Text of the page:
Early Retirement vs. Disability – What You Need to Know
Older workers felt the impact of the Great Recession perhaps more than anyone. Many saw their retirement savings lost or growing so slowly they are working well past their planned retirement age. This can be difficult because, in contrast to their younger counterparts, aging workers are more likely to find that a long-standing illness is getting worse, or to develop new health problems that keep them from working.
It certainly is true that it is financially far better to nail down a disability benefit than to accept a reduced retirement benefit, but that is far from the end of what’s important for working people to know. There is a tremendous bias against such a claimant and certain questions must be dealt with head on. The people in the SSA field office have many, many things they need to know and understanding the difference between the right to make a claim and the practicalities of it all is far outside their expertise. Ditto with the “nationwide” and regional alleged representatives trolling for your contact info on the internet.
Nash Disability Law (“NDL”) recently successfully represented a 62-year-old man from Palos Hills who worked his entire life as a union painter. He had back surgery in the 1990’s and always had back pain after that. As he aged, his back pain became unbearable and he was forced to stop working. This was not the sort of back pain the presidential candidate Rand Paul sneered at when he falsely suggested recently there are many loafers on disability getting lucky, just running around saying they “have back pain or anxiety”, and then stumbling into a check. That does not happen and it will not happen for you, your loved one, your patient, or that hard worker with pain/depression a given reader may be counselling.
Our client supported his family members who lost their jobs during the economic downturn, and therefore he had little in savings, all the while toughing it out with very real issues on the job. He filed for early retirement at age 62 to support himself because the underlying evidence was strong he could no longer work. When media outlets tout disability benefits as some sort of easy peasy new dole for the unemployed (not as industrious as they supposedly should be) or folks looking to maximize their money with an early duck from the work force, nothing could be further from the truth when you become involved in the claim process. What are your facts, who will understand them and help them be understood?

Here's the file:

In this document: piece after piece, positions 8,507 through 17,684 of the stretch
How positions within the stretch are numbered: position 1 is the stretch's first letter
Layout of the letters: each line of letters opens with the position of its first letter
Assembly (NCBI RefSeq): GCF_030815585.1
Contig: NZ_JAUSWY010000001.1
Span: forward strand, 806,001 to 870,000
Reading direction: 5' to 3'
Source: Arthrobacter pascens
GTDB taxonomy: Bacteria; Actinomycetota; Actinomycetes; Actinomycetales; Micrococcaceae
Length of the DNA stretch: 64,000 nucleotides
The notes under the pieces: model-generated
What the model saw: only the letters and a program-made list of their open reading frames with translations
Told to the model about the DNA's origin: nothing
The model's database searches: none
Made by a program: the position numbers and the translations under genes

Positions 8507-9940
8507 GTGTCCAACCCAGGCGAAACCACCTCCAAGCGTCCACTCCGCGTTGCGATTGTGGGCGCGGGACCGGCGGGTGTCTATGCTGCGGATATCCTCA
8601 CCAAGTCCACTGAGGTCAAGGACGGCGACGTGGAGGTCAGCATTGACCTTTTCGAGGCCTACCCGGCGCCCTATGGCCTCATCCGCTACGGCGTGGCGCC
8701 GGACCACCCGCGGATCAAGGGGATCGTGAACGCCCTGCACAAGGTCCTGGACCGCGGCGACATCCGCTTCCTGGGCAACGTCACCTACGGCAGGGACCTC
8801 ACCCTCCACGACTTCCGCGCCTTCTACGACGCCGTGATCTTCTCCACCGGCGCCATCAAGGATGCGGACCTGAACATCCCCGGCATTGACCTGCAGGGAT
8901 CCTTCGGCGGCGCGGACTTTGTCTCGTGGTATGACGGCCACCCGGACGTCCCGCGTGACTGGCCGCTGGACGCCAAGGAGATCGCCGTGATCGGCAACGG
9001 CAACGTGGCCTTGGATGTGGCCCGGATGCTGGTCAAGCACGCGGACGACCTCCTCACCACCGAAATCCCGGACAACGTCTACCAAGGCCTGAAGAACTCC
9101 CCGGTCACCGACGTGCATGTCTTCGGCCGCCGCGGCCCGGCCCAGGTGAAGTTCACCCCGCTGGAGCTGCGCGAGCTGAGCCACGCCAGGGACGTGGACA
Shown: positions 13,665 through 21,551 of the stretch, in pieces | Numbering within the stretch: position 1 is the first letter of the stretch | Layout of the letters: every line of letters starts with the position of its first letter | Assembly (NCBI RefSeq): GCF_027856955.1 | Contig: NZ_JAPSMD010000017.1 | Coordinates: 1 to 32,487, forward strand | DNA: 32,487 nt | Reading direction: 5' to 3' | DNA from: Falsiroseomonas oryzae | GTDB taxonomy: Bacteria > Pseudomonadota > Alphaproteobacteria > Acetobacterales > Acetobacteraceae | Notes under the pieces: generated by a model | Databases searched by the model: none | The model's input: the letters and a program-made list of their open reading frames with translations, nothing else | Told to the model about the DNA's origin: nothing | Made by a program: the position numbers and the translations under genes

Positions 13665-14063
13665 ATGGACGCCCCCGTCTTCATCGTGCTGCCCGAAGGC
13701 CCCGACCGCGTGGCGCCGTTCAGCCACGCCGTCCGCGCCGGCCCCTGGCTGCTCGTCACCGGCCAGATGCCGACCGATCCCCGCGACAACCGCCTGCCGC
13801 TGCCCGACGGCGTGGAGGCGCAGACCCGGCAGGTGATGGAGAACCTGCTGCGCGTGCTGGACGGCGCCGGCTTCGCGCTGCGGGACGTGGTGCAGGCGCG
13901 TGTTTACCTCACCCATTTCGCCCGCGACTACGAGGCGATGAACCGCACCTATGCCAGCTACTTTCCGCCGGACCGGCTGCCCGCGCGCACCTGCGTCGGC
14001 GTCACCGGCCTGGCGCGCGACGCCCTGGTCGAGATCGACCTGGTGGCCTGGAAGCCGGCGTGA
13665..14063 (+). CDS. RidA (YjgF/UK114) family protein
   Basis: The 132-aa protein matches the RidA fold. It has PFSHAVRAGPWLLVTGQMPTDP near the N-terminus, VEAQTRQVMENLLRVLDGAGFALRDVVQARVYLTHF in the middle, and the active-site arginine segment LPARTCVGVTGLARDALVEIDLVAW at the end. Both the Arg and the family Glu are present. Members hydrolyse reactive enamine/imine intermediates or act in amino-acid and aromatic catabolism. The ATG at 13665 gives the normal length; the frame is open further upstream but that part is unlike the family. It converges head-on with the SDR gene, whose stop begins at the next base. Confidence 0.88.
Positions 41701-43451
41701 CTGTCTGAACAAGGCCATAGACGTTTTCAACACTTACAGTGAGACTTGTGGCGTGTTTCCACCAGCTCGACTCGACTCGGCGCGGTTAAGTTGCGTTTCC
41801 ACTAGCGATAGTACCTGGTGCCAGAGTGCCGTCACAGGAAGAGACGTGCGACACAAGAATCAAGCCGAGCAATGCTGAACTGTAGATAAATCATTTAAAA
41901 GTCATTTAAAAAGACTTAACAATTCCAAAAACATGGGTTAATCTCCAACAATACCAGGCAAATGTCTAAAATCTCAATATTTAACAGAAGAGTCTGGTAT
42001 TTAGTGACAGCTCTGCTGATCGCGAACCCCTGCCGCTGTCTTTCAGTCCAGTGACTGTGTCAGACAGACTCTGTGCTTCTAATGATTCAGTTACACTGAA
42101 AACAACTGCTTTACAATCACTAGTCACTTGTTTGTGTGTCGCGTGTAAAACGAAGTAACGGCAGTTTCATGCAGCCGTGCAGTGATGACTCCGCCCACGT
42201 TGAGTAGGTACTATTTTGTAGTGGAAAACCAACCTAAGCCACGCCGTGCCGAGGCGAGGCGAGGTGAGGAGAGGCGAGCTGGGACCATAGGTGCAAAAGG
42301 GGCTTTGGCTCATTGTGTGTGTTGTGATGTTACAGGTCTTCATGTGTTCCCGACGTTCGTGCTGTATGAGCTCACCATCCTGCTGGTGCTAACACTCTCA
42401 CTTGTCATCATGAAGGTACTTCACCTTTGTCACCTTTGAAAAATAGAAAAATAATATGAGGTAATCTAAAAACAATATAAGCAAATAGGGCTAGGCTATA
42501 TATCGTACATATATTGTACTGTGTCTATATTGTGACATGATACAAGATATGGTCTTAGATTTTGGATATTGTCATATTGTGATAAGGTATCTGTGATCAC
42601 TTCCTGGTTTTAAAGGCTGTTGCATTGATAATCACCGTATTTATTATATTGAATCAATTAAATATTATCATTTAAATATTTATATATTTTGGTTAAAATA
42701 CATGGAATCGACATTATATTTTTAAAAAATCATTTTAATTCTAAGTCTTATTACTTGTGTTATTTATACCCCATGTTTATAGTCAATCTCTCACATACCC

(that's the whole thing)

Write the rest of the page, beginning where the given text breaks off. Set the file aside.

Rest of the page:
Many experienced workers find themselves in the same position as our client. Like our client, older workers can apply for retirement at age 62. If they do this, an actuarial reduction will be applied, meaning that their benefit will be reduced – for the rest of their lives. For workers who are forced to stop working early because of physical or mental impairments, it can indeed be a wise idea to consider applying for Social Security Disability benefits as well. But how do things really work, will such a project really work for you? The answer depends upon many medical and non-medical facts and the real insight is going to come from an experienced local law firm which lives and breathes those facts and sees how they play out every day in the greater Chicago metro area.
If you are approved for Social Security disability benefits, you will likely be entitled to retroactive payment for certain months when you could not work because of severe physical or mental illness. Additionally, your monthly retirement benefit would likely be increased if you are found disabled. This happens for a few reasons. First, your retirement benefits won’t be subject to a reduction because you are collecting “early retirement”; you will have been found to genuinely meet tough disability criteria. Your benefits may also increase because Social Security will “freeze” your earnings record. When Social Security calculates your benefit amount, it will not average the years where you had no income because you were disabled against the years you were healthy and earning money.
If you are an older worker who has to stop working before you hoped because of a physical or mental illness, the easy part is to consider applying for Social Security disability benefits. Yes, succeeding with the disability claim will provide the greatest protection for the retirement benefit you worked so long and hard to earn. But you need to know how your facts size up. Call today.